Encyclopedia of Psychology and Religion

Living Edition
| Editors: David A. Leeming

Spiritual Ecology

  • Leslie E. SponselEmail author
Living reference work entry

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DOI: https://doi.org/10.1007/978-3-642-27771-9_9295-6

We can hear it in water, in wood, and even in stone.

We are earth of this earth, and we are bone of its bone.

This is a prayer I sing, for we have forgotten this and so

The earth is perishing

(Barbara Deming in John Seed, 1988, Thinking Like a Mountain).

Spiritual ecology is a major shift from religions that ignore nature into a growing sense that we participate in nature, realizing and feeling that we do not stand against nature, but are part of it. We do not have dominion over nature, but we depend on it – for air, water, earth, food, and the entire system of life given by whatever force created all its wonders. It is spiritual when we think at the ontological level, seeing ultimate reality as the ground of being that underlies all existence, and is far grander than our systems of thought. It is psychological when we feel that reality, “thinking like a mountain,” feeling the awesome wonder in 150 billion galaxies, the majesty of the blue oceans, the delicate balance of life systems,...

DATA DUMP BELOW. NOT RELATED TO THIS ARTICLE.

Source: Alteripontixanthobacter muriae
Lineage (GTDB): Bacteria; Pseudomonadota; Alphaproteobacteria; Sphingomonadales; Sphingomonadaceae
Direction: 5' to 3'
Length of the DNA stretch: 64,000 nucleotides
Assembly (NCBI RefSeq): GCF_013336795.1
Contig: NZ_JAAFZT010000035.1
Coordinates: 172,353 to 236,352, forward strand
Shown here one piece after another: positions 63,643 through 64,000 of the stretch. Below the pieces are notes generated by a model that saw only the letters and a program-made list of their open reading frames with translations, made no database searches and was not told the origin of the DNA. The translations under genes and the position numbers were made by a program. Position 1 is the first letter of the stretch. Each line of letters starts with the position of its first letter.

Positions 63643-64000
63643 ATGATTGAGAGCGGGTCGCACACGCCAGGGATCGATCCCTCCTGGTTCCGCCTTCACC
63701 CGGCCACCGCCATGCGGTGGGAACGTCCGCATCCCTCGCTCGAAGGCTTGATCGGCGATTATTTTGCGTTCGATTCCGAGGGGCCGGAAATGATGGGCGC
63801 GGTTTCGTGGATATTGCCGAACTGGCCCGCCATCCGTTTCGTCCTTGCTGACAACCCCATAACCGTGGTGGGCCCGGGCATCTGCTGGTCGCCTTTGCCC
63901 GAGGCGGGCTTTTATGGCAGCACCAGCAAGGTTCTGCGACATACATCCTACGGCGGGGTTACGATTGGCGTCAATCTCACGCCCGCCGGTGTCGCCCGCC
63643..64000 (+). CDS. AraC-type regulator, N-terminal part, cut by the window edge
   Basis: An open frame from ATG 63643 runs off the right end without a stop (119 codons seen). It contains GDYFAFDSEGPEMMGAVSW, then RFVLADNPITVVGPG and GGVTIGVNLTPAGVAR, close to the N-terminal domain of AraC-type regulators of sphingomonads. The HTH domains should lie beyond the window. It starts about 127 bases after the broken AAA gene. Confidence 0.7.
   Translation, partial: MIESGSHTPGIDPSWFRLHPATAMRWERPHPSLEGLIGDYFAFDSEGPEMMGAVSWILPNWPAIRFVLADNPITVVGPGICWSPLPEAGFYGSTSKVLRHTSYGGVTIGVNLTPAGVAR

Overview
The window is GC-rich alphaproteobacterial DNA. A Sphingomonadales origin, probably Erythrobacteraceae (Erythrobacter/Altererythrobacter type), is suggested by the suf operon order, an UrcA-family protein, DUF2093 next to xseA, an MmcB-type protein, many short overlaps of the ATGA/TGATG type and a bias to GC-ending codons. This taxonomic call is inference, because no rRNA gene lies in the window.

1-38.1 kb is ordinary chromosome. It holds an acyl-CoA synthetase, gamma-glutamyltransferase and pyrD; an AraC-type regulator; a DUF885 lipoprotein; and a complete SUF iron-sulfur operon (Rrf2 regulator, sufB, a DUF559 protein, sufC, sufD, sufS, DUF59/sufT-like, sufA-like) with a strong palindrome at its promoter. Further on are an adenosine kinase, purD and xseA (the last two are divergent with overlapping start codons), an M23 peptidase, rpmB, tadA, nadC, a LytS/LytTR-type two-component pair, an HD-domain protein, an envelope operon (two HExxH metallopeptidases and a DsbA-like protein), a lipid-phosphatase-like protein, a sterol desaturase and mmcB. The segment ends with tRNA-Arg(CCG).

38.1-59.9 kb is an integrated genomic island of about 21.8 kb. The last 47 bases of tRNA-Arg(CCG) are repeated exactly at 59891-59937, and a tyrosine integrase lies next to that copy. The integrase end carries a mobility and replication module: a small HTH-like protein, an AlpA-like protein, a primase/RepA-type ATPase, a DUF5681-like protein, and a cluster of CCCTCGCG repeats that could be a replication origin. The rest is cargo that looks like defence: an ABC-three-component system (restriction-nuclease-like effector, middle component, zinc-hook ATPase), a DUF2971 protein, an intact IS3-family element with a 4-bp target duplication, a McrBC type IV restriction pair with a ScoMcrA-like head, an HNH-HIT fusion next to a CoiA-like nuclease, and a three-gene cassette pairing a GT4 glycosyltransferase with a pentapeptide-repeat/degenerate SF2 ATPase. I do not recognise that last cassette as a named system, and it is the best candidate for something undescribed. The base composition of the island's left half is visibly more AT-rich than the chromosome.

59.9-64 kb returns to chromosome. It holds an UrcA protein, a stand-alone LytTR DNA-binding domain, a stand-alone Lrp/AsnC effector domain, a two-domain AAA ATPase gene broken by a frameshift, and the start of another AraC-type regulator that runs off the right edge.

Keywords

World Religion Sacred Site Spirit Possession Deep Ecology Promote Energy Efficiency 
These keywords were added by machine and not by the authors. This process is experimental and the keywords may be updated as the learning algorithm improves.
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Copyright information

© Springer-Verlag Berlin Heidelberg 2016

Authors and Affiliations

  1. 1.Department of AnthropologyUniversity of Hawai’iHonoluluUSA